Singular Person
Plural Persons
Full plural All the persons

The question is still there, How I form the number distinction?

  • The singular is the predeterminated form of the noun.
  • To form the plural is necessary to add a sufix. If the noun ends in a vowel, then is added a -l ending, but if it ends in a consonant that isn't L, LL or N, then is added a -al ending. If it ends in L, LL or N, then a -e ending is added. If it is a N, then it is changed for an Ñ.
  • To the full plural, first is formed the plural and then is added the full plural sufix. If it ends in L, then is added -u ending. If it ends in E, then the -le, -lle or -ñe ending is removed, and is added a new ending: If the letter that was before the ending was a consonant, then is added an -ell ending, and if it is a vowel, then is added a -rel ending, but if it ends in L then is just added another L, forming a double L.
Number Noun Meaning Noun Meaning Noun Meaning Noun Meaning
Singular Ga Letter Moll Tree Qarl Castle Ouln Vegetable
Plural Gal Letters Molle Trees Qarle Castles Oulne Vegetables
Full plural Galu The Alphabet Morel All the trees (commonly it refers to a forest) Qarell All the castles. Oull All the vegetables

Some full plural noun refer to singular thing. The full plural Galu (all the letters) obviously refers to the alphabet. The singular noun for "alphabet" is Gall, plural Galle, full plural Garel.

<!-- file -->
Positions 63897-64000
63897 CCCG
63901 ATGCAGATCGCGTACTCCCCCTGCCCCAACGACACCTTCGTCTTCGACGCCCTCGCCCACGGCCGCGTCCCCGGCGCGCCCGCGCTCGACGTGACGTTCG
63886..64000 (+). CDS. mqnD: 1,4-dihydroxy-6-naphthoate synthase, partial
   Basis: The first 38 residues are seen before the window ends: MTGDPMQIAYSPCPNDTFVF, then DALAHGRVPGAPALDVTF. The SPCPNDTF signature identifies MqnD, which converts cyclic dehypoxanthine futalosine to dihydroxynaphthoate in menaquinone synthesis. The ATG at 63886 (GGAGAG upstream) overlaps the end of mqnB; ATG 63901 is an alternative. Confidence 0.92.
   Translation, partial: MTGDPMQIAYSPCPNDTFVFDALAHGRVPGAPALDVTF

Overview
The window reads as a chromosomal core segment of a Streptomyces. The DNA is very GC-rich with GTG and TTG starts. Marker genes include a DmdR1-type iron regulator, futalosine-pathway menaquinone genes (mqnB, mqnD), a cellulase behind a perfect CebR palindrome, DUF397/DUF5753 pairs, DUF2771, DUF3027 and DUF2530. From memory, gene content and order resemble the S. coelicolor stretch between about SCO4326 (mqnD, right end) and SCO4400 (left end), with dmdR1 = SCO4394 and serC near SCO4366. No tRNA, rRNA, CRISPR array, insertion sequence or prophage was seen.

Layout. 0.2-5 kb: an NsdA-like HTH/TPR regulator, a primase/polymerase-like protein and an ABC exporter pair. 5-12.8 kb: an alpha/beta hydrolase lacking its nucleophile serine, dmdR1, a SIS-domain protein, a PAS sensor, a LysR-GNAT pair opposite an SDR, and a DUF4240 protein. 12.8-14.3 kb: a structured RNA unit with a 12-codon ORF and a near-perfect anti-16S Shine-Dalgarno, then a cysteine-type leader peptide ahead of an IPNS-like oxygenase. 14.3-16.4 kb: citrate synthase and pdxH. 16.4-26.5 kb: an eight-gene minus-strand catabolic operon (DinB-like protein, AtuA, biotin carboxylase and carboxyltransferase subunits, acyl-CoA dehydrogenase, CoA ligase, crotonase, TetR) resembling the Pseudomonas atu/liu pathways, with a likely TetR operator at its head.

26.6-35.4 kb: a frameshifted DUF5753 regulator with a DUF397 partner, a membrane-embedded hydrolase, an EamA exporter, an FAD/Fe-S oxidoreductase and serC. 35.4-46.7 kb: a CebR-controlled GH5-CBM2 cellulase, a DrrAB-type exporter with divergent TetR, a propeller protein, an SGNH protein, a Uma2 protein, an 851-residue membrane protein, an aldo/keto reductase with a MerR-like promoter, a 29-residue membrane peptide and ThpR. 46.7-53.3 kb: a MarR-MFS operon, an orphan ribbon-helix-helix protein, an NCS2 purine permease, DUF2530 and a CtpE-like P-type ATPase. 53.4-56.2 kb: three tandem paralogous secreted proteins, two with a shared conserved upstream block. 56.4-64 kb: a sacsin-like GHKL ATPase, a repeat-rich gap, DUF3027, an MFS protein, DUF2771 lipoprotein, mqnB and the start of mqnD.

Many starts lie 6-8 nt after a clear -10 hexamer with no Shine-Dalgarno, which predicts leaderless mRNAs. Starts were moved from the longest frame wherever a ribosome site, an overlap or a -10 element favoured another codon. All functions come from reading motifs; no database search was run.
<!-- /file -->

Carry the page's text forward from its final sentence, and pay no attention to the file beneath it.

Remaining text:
A full plural noun doesn't mean (at least not always) all the objects of that kind in the universe. Commonly is followed by another word to indicate the place. Galu allat means "all the trees in the forest" or "in a forest".

Countable or uncountable?[]

Yes, the neggerel also distinguishes between both countable and uncountable nouns. But the zhil call them "pluralizable" and "unpluralizable" nouns.

  • The pluralizable nouns are those that can be adapted to the three number distinctions above. Objects, persons, pronouns. You can distinguish them because this kind of nouns usually end in a strong vowel.
  • The unpluralizable nouns are not just the uncountable nouns in english, like "money", but also the nouns that can not be refered as more than one, like cities (in neggerel the name of a city also refers to everyone who lives in there, not just the geographical ubication), lastnames, abstract concepts, etc... This kind of nouns usually end in a close vowel.

Is required to know that the word "usually" doesn't mean "always".


The neggerel language uses articles to distinguish between definite and indefinite noun phrases. The main four articles are:

  • Al - Literally "a" or "an", when refer to one sole noun phrase. Example: A fish.
  • All - "A" or "an", when plural. Example: A couple of fishes, a few fishes. In neggerel it would be possible to form a phrase like *a fishes. Is like the spanish article "unos/unas" in counterpart to "un/una".
  • Ag - Literally "the", when refer to one sole noun phrase. Example: The fish.
  • Agg - Equivalent to "ag" in plural. Example: The fishes.

The full plural can't be indefinite so is irrelevant to mark it with articles.


There is not a case system in neggerel. Is basically the same as in english, changing the cases for auxiliar words, pronouns and articles.